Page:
These texts are revised reprints of science texts from the 1950s and 1960s, originally published by Mentzer, Bush and Company and J.B. Lippincott Company. Revisions included some (limited) updating of illustrations and content. Some or all of these were originally used in Catholic schools, and the content should be acceptable to all Christians with the exception of mentions of an old age for the earth. (I reviewed only the third and eighth grade books.) These books still retain the appearance of their ancestors, which makes them less visually appealing. Content also seems to lack the sort of serious updating necessary to reflect the enormous growth in technological knowledge in the intervening years. Nevertheless, these texts offer an alternative to those from both secular and Protestant publishers. The first grade book is softcover, and all others are hardbacks.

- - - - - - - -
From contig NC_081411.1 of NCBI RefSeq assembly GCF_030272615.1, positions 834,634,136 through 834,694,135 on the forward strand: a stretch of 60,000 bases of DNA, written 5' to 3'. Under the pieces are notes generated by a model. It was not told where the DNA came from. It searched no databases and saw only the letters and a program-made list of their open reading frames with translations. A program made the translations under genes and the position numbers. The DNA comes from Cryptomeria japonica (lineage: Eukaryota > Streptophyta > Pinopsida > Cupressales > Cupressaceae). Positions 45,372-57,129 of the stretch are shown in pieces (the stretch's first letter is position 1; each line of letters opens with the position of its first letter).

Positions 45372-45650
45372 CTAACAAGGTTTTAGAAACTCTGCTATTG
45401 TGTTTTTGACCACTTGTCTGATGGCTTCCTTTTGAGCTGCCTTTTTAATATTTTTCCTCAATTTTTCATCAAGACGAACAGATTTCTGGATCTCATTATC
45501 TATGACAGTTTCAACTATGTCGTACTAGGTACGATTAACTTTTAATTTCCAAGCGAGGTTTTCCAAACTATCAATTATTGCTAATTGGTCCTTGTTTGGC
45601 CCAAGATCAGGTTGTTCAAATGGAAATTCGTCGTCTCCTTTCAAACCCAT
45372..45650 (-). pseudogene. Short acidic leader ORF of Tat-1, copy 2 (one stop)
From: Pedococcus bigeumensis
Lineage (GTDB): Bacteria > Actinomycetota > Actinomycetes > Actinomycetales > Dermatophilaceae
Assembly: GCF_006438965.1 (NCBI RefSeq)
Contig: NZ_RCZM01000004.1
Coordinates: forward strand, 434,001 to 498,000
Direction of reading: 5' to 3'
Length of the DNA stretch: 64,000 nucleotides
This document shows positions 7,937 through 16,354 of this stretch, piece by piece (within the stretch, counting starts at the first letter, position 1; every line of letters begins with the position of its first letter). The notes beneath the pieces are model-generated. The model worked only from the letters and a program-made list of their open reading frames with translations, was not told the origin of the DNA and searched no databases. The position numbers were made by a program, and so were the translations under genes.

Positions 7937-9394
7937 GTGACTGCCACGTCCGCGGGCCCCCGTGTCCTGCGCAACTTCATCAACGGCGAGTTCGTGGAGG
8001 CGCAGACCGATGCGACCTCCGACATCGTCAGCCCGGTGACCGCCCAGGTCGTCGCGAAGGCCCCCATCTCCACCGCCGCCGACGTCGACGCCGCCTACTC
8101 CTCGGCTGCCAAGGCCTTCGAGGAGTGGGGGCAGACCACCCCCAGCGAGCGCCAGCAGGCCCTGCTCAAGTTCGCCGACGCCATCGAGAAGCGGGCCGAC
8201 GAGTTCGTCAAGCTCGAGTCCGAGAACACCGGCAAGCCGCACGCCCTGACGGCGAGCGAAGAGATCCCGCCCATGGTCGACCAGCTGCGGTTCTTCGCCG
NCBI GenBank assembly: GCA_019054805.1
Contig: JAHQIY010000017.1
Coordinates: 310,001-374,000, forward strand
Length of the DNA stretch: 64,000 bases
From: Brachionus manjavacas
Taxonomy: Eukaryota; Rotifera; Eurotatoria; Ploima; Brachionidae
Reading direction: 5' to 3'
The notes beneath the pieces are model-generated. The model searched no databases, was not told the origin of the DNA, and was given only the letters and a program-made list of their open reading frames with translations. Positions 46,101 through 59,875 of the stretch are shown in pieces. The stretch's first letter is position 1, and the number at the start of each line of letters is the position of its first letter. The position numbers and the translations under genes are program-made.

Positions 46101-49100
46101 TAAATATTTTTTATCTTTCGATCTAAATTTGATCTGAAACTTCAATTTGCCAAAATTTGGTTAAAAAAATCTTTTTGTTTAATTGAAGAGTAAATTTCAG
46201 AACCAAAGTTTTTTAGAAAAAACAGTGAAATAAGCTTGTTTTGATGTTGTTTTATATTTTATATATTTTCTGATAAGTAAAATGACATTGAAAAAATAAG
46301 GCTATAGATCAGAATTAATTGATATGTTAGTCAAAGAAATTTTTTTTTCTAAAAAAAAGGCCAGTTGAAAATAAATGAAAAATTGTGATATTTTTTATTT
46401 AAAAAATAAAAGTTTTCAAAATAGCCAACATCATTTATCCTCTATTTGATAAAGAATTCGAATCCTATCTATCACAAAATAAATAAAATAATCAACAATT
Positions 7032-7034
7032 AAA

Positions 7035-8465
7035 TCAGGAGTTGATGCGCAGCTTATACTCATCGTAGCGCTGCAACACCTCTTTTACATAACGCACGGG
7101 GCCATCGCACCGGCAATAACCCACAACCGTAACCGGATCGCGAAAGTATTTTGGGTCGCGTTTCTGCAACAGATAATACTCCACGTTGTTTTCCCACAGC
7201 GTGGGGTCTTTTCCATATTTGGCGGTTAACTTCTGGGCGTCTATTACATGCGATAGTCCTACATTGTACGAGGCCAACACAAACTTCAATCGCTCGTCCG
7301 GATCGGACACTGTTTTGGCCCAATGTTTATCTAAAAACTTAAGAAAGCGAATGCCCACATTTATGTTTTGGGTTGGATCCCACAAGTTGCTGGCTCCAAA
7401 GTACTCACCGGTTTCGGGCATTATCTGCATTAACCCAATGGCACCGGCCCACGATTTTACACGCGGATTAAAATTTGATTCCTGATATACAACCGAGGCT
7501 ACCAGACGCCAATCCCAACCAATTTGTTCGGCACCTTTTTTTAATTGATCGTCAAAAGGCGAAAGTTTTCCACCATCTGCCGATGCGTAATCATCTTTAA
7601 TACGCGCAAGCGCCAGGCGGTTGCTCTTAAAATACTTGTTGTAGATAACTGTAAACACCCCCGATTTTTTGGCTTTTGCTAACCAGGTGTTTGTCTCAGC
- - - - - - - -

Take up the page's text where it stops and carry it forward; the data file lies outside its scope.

The third grade text is actually more interesting than many others written for this level. Divided into eight sections, each focuses on a particular topic in a sort of story format. Children learn about scientific principles within each context. For example, in one section they learn about electricity by reading about some experiments children are doing; these experiments can easily be imitated at home. Activity suggestions are included for each section.
Topics in the eighth grade text are modern science, animals, respiratory and nervous systems, energy, and machines. It is not particularly exciting, but each chapter does include experiments, thinking- and written-response questions, vocabulary lists, and suggested books for further reading. (The word "evolution" doesn't appear in the sizable glossary at the back of the book!)